Too many times, we expect people to come to us. We think all that we need to do to preach the gospel is put a sign up in front of the church building and people will flock to us. A few decades ago, that would work, but it works no more. An elder actually told me one time, “People know where the church is. If they want to know more, they’ll come.” If we are to win people to Jesus Christ, we must go to them and teach them the gospel.
Are you going where the people are and taking the Gospel with you?
Jesus Spoke so People Could Understand, v 21
Jesus told Annas, “Why do you ask Me? Ask those who have heard Me what I said to them. Indeed they know what I said.”
It was against Jewish law to question the accused. All testimony had to come from witnesses. Maimonides, the Jewish medieval scholar, wrote, “Our true law does not inflict the penalty of death upon a sinner by his own confession.” Jesus says, “Abide by the law. Don’t question me. Question witnesses; let them answer.”
The reason that Jesus could tell Annas to question those who heard him was that he taught them so that they could understand. As you read the Gospels, you learn that the people understood what Jesus taught. When Jesus finished the Sermon on the Mount, the people were astonished, “for He taught them as one having authority, not as the scribes” (Matt 7:28-29). If the people didn’t understand Jesus, why were they astonished at his teaching? When Nicodemus did not understand what Jesus said about being born again, he explained himself (Jn 3:3ff). When Jesus taught in Jerusalem, the people said, “How does this Man know letters, having never studied?” (Jn 7:15). They understood what he taught or they could not have been surprised at how well he taught.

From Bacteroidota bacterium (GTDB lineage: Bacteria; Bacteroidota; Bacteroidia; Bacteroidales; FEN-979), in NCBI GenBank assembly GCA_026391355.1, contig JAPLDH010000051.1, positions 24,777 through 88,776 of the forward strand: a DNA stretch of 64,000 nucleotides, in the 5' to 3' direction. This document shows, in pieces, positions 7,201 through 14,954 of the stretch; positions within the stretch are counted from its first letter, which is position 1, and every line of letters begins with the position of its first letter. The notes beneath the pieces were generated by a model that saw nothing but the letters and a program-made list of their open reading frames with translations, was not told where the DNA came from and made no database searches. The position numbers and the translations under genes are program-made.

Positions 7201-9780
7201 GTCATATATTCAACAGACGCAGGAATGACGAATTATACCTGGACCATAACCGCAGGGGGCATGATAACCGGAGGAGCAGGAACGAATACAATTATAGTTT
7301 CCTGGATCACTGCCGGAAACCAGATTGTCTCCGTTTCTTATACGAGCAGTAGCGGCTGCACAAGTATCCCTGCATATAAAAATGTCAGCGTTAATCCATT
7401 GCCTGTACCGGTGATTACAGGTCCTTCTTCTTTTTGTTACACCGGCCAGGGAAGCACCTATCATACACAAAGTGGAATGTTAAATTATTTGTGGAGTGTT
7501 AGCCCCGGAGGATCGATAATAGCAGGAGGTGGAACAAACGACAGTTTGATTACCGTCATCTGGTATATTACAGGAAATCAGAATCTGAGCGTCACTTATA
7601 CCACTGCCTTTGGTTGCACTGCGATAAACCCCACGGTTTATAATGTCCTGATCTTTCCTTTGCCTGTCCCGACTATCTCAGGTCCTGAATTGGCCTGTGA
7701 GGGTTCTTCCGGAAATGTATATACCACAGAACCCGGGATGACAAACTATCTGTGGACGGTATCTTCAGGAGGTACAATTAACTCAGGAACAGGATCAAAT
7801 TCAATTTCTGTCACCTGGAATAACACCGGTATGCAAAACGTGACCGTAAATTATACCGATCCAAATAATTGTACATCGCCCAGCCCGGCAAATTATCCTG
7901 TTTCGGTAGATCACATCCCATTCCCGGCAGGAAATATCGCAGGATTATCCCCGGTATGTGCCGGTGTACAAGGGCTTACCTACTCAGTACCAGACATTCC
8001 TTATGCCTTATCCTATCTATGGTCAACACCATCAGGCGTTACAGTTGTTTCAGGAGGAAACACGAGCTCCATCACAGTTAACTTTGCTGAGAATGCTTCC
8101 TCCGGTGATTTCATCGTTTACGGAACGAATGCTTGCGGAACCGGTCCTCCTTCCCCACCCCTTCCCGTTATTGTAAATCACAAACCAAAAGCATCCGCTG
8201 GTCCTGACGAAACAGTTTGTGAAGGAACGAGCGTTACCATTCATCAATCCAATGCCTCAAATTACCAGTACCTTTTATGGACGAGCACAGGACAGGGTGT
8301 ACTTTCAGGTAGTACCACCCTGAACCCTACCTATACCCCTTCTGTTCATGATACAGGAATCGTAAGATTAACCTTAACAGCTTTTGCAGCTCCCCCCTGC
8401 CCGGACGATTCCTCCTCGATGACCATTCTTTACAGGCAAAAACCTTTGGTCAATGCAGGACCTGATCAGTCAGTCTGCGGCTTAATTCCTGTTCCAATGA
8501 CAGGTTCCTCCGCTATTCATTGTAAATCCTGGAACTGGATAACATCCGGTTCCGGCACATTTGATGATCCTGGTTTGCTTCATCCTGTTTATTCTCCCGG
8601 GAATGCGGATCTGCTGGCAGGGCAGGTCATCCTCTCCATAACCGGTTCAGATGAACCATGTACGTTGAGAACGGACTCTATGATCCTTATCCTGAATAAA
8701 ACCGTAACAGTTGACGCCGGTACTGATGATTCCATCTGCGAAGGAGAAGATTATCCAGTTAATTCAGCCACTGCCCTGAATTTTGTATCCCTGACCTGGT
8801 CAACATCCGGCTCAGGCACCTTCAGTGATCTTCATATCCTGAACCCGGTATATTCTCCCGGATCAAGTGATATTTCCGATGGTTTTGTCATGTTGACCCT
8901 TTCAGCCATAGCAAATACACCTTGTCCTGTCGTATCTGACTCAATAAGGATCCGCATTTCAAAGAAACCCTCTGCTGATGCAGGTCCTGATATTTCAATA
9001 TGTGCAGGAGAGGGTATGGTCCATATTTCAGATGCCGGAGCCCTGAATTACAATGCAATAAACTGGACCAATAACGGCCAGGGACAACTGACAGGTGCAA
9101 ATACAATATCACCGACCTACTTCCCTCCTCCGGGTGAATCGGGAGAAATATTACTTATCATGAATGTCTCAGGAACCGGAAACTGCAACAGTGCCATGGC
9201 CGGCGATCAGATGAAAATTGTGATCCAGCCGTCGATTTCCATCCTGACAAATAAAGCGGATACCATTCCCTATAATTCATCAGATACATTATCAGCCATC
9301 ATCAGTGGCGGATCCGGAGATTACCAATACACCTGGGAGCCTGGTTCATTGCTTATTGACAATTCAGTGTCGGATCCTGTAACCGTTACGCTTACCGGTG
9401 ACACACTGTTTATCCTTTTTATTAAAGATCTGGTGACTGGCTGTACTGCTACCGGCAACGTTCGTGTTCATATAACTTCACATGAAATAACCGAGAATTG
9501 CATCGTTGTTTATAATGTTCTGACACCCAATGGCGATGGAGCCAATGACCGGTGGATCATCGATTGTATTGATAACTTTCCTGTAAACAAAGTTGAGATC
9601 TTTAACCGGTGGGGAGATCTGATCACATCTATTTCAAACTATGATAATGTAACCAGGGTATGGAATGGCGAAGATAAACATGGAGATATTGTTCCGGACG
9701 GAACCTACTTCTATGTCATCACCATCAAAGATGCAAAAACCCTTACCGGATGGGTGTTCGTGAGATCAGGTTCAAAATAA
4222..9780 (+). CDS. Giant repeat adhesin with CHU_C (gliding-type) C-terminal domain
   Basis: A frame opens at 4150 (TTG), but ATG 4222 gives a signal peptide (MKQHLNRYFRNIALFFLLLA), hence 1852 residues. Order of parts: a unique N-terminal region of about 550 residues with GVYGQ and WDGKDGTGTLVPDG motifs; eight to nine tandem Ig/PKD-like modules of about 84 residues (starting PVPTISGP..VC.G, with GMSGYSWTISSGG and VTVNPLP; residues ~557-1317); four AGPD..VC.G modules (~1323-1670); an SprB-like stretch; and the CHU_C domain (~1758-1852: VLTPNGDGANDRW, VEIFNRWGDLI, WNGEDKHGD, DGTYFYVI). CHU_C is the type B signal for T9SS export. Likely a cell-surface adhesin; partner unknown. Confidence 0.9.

When we teach people the gospel, we need to make sure that we teach them so that they can understand. An elder must be “able to teach” (1 Tim 3:2). If one is able to teach, he will teach so that others can understand him.
If we teach someone the gospel, but he does not understand what we’ve taught, what good have we done? He’s not going to obey God, because he doesn’t understand what God wants from him. He’s going to walk away thinking that the Bible is too complicated to understand; he’s not going to study the Bible because he thinks he cannot understand it.
Do you teach the gospel so that others can understand it?
Do you understand the gospel? Have you obeyed the gospel you understand?